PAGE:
Water Friendly Farming is a long-term research demonstration project. With our partners, we're testing the effectiveness of landscape-wide agri-environment measures for reducing the impact of rural land use on freshwaters and the services they provide.

Pond with tree reflected on the water, blue sky behind.

Do agri-environment schemes really work for water?

We urgently need to get evidence of what works and what doesn’t so agri-environment funding is not, literally, poured down the drain. Water Friendly Farming aims to do just that.

The only demonstration project of its kind, Water Friendly Farming is delivering evidence on the benefits of agri-environment schemes for biodiversity, flood prevention and water pollution control. It’s helping to answer important questions:

  • Can we protect and increase freshwater biodiversity without impinging on farm profitability?
  • Can we reduce diffuse water pollution?
  • Can we hold back water to help reduce downstream flooding?

The objective is to find out, for the first time, how well landscape-wide mitigation measures work and how successful they are in providing the benefits we need:

  • Clean water to support fish, aquatic invertebrates, plants and other wildlife
  • For our use and better flood storage to reduce the risks of flooding downstream.

Where we're working

The project works in three adjacent catchments: two experimental catchments and one control catchment, each around 10 km2 in area. The catchments are:

1. The Barkby Brook, a tributary of the River Soar, acts as the control allowing background changes in the landscape to be controlled for in the experiment.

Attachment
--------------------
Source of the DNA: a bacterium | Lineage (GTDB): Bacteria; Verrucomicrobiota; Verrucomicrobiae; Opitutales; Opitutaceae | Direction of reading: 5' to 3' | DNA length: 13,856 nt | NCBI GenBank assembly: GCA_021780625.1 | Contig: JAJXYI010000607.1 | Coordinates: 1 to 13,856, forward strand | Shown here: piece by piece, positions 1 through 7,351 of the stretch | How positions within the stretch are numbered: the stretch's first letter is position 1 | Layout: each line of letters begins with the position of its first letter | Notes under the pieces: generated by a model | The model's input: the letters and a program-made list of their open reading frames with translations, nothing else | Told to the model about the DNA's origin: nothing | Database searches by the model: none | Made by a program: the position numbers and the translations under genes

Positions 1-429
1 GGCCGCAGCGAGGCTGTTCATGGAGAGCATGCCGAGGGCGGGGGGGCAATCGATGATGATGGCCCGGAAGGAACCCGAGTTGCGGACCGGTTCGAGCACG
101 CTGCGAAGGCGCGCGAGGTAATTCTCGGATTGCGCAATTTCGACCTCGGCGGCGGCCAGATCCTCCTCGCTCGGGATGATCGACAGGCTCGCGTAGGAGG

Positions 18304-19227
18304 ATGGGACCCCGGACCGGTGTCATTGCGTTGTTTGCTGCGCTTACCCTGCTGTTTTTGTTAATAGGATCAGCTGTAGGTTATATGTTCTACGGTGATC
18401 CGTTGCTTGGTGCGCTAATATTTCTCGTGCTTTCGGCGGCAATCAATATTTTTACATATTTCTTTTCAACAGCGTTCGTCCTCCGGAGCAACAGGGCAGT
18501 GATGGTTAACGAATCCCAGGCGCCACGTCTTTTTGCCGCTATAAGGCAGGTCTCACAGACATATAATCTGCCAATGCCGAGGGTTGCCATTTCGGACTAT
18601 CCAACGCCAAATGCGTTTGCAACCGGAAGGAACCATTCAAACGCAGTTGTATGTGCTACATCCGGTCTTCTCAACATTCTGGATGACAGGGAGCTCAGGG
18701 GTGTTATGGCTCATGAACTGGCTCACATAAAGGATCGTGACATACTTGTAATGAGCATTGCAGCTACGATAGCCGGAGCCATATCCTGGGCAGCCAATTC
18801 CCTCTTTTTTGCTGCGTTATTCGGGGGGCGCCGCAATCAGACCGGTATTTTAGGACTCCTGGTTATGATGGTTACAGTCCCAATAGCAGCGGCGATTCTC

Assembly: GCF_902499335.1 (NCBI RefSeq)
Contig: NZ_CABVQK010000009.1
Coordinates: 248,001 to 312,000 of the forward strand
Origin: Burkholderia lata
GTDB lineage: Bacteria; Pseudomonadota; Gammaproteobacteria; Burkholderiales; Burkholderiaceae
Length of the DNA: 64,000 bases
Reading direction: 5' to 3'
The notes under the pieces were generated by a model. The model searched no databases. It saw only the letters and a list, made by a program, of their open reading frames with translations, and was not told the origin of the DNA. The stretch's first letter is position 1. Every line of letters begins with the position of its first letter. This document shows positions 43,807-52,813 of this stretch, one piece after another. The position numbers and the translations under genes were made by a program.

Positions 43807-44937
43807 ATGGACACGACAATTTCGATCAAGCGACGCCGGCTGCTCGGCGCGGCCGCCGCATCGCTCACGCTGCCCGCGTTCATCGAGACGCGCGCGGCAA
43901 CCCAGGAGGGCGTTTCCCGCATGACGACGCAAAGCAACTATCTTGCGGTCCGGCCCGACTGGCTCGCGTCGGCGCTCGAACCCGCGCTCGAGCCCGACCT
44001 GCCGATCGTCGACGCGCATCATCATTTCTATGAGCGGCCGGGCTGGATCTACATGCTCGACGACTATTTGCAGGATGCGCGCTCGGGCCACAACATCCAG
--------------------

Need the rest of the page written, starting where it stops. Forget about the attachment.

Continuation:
2. The Eye Brook, which drains towards the River Welland, is one of our two experimental catchment in which water protection and hydrological measures are implemented, including ‘leaky dams’ to increase the landscape’s flood storage capacity.
3. The Stonton Brook, which also drains towards the River Welland, is our second experimental catchment which includes not only water protection and hydrological measures but also additional physical habitat enhancement for biodiversity, allowing the combined effect of both types of measures to be assessed.

- Field sampling points in the Stonton Brook Catchment - Water Friendly Farming.

Why we need Water Friendly Farming

Almost all lowland freshwater rivers, streams and ponds are degraded by diffuse pollution from farmland activities, run-off from roads, industry and urban inputs including sewage works. Three-quarters of rivers in England and Wales fail to meet even minimum legal standards set for a healthy river by the EU Water Framework Directive. Monitoring evidence from ponds shows they too have declined in quality in recent years.

In the UK we spend many millions of pounds annually on measures to mitigate this damage, including through agri-environment payments to farmers. Yet there is surprisingly little information to show whether these mitigations work, and if this is money well spent. We urgently need to get evidence of what works and what doesn’t so agri-environment funding is not, literally, poured down the drain. Water Friendly Farming aims to do just that.

How Water Friendly Farming will make a difference

Water Friendly Farming is one of the first projects to evaluate at the catchment scale the whole suite of land management measures that are being widely applied in lowland farmed landscapes. This includes: leaky dams to help control downstream flooding, buffer strips on river banks, settlement ponds, stream-side fencing to reduce livestock access to streams, woody debris dams, introducing soil and nutrient management techniques to reduce runoff, clean water ponds creation to maximise catchment-wide freshwater biodiversity and many others.

The project is being undertaken in a working agricultural landscape, and participation of, and feedback from, the farmers involved in the project is an integral part of the study: ensuring that the project has real-world relevance.

Two ponds in a field

- New clean water ponds created in the Water Friendly Farming project.

Sampling methods

1 Water Quality